And last but not least: A freshly created human is void of any usable strategies and has to spend years and years to build up a reasonable runtime library (which then is over-adapted to the specific environment and fails easily when ported to a different platform (see the section on resource management above). Likewise the C languages themselves come with only the minimum standard library. Extra functionality has to be manually coded or brought in from outside. Humans call this process education, programmers “importing a library”. Different educations/libraries usually come with complex and contradictory requirements causing more vendor dependence and thus again pain and grief.

So humans: abandon your erroneous ways, repent and join the forces of god and stick to 100% pure Java.

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About Thomas

After working as all-hands guy and lead developer on Pentaho Reporting for over an decade, I have learned a thing or two about report generation, layouting and general BI practices. I have witnessed the remarkable growth of Pentaho Reporting from a small niche product to a enterprise class Business Intelligence product. This blog documents my own perspective on Pentaho Reporting's development process and our our steps towards upcoming releases.

3 thoughts on “Java: the holy language of God

    1. ThomasThomas Post author

      Whenever I get asked: What parts of a language shall I cover to learn, I only have one answer. It depends.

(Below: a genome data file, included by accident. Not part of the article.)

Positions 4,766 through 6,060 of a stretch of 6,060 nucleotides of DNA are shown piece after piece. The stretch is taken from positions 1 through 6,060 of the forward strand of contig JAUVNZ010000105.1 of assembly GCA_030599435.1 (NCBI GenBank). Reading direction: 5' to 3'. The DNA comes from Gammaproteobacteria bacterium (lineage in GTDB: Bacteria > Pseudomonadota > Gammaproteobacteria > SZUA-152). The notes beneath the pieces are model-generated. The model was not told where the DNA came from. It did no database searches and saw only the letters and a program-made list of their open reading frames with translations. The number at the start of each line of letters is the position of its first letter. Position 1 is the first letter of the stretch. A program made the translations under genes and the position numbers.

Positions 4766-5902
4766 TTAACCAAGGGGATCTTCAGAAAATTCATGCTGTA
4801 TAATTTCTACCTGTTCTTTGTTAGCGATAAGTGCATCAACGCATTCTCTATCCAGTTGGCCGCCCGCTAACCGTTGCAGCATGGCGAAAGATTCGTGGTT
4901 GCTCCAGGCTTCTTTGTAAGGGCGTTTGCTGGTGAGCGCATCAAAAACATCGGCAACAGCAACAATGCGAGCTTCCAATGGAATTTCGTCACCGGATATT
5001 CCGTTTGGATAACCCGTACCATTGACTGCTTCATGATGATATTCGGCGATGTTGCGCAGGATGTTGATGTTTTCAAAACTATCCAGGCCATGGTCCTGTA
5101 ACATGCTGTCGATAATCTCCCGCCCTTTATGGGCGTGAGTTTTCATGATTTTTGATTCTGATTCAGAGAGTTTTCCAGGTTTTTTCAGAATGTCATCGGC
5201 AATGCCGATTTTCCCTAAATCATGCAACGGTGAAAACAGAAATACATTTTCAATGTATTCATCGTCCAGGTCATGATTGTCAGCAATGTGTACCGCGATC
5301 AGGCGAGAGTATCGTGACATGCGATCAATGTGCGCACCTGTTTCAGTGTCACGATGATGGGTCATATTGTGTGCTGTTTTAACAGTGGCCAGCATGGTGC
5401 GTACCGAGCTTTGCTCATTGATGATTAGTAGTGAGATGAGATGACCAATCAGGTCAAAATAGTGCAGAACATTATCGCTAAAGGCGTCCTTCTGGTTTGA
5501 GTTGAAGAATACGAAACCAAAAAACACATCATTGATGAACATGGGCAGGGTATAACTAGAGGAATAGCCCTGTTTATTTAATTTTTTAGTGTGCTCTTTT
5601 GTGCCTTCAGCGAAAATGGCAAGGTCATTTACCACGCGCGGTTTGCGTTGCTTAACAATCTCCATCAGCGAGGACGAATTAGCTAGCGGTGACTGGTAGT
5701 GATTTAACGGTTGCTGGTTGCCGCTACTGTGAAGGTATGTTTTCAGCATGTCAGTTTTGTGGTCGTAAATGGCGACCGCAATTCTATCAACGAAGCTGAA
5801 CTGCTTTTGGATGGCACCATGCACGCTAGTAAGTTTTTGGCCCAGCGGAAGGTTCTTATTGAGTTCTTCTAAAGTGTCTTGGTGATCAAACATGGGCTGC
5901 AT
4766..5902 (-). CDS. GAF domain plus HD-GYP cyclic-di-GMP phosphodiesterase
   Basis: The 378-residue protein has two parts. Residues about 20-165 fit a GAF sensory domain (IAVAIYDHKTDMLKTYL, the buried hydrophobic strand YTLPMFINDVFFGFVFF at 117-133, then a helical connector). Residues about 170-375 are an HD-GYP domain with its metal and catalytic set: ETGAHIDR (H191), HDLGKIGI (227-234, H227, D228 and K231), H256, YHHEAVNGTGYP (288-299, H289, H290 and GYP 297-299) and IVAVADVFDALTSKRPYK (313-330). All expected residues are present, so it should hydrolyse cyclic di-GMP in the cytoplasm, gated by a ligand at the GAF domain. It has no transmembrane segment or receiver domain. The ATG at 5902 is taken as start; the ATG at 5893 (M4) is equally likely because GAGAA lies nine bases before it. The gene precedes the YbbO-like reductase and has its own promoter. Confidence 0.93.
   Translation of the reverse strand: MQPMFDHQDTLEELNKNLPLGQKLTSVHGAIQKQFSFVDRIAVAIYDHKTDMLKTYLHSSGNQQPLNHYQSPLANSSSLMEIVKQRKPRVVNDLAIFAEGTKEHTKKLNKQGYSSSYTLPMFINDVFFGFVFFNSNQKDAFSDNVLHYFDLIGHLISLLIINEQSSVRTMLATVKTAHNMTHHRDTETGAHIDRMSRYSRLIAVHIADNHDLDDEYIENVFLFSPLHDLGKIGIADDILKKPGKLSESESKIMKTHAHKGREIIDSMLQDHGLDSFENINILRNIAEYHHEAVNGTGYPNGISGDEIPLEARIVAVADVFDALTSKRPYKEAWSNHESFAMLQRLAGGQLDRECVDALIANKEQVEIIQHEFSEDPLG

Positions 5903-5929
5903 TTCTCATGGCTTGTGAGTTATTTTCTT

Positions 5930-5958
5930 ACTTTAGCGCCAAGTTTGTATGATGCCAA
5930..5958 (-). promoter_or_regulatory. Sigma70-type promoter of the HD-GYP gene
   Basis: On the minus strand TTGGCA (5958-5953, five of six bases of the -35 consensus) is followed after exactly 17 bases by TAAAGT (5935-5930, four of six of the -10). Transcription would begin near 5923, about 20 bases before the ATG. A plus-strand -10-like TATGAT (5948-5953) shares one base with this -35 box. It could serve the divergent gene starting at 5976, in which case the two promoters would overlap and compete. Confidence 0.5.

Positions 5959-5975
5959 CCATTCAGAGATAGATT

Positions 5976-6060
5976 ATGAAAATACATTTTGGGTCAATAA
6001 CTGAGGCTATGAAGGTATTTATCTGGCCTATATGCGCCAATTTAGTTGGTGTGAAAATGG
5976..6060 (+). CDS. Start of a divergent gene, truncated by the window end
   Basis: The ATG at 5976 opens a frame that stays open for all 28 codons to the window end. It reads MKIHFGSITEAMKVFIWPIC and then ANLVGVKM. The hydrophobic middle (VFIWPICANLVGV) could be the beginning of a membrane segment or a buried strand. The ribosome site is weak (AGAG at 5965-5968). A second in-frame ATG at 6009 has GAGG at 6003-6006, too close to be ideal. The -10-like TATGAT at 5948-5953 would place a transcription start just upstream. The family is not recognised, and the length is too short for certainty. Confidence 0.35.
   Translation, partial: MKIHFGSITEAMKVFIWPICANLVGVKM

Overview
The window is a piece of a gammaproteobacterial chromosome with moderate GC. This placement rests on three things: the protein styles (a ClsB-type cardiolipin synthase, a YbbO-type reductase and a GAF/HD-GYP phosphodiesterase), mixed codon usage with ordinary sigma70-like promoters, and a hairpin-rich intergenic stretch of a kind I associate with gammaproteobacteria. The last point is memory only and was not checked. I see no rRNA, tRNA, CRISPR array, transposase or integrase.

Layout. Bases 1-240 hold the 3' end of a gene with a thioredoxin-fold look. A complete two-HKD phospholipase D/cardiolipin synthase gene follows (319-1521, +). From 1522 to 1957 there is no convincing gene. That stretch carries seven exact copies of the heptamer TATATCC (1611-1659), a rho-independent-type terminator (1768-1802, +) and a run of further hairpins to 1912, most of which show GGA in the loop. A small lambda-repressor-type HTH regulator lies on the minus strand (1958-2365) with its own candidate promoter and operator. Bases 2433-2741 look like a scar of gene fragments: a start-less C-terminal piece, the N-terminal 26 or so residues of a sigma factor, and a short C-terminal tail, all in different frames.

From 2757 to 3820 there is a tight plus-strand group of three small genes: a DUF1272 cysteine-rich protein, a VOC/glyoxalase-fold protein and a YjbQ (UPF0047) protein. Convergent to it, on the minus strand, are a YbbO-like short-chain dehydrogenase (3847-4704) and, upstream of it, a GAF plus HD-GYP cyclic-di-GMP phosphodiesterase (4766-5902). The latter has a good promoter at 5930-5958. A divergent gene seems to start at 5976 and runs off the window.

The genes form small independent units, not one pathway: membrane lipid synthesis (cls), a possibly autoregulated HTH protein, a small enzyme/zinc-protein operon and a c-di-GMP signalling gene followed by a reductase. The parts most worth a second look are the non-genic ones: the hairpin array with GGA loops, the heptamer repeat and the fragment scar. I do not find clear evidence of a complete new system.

If you end up in a job where you write J2EE applications, you wont need any Swing or desktop UI knowledge. If you on the other spectrum end up in a embedded-Java job, forget about both J2EE and desktop. And if you happen to work for a desktop tool vendor, your J2EE knowledge might become rusty and crumble.

      So here is what I tell a novice who comes to the temple: “Go out and find yourself a project that you want to do with the Java programming language. Make sure the project is fun and something that really interests you – not just a ‘hello world’ or yet-another-calculator example program. And then go out and start doing it. You will pick up all relevant knowledge along the way.”

      So go grab yourself an introduction book to Java and write code. Everything else comes from there.

      However, there is no magic pill and the course you quote will be a disappointing exercise in uselessness.

      If you believe that a 6-week course can make you competent (not even master, just good enough not to kill yourself) in that long list of complex technologies, then good luck. You will need it. 6 weeks will be enough to cover the basic Java language skills, assuming you are already fluent in a C-style language.

      At that point, you may be good enough to roam through the standard library yourself. But Spring? J2EE? Hibernate. Never. If your instructor is a genius, he may be able to scratch one of these topics in a way that you can get a glimpse at the mountain. But nothing more, and that only if he is that good.

      Stay away from fishy offers that claim unreasonable results. Grab a book from a library, it costs you nothing and you get better results out of it.